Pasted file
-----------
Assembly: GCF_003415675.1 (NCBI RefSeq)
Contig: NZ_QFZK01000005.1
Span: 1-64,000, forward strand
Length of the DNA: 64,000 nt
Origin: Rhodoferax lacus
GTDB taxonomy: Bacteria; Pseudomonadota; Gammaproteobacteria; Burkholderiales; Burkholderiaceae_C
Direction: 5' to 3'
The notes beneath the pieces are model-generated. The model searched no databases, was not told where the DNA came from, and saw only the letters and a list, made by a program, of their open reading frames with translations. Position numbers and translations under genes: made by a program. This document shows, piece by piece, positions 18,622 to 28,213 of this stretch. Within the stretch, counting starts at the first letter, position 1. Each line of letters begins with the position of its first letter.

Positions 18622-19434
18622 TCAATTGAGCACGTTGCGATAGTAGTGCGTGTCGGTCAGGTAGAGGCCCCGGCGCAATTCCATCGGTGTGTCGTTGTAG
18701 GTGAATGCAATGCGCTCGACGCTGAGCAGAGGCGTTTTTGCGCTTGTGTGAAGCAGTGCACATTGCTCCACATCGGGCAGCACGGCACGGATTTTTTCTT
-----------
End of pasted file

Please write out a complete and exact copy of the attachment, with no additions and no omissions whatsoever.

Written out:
Assembly: GCF_003415675.1 (NCBI RefSeq)
Contig: NZ_QFZK01000005.1
Span: 1-64,000, forward strand
Length of the DNA: 64,000 nt
Origin: Rhodoferax lacus
GTDB taxonomy: Bacteria; Pseudomonadota; Gammaproteobacteria; Burkholderiales; Burkholderiaceae_C
Direction: 5' to 3'
The notes beneath the pieces are model-generated. The model searched no databases, was not told where the DNA came from, and saw only the letters and a list, made by a program, of their open reading frames with translations. Position numbers and translations under genes: made by a program. This document shows, piece by piece, positions 18,622 to 28,213 of this stretch. Within the stretch, counting starts at the first letter, position 1. Each line of letters begins with the position of its first letter.

Positions 18622-19434
18622 TCAATTGAGCACGTTGCGATAGTAGTGCGTGTCGGTCAGGTAGAGGCCCCGGCGCAATTCCATCGGTGTGTCGTTGTAG
18701 GTGAATGCAATGCGCTCGACGCTGAGCAGAGGCGTTTTTGCGCTTGTGTGAAGCAGTGCACATTGCTCCACATCGGGCAGCACGGCACGGATTTTTTCTT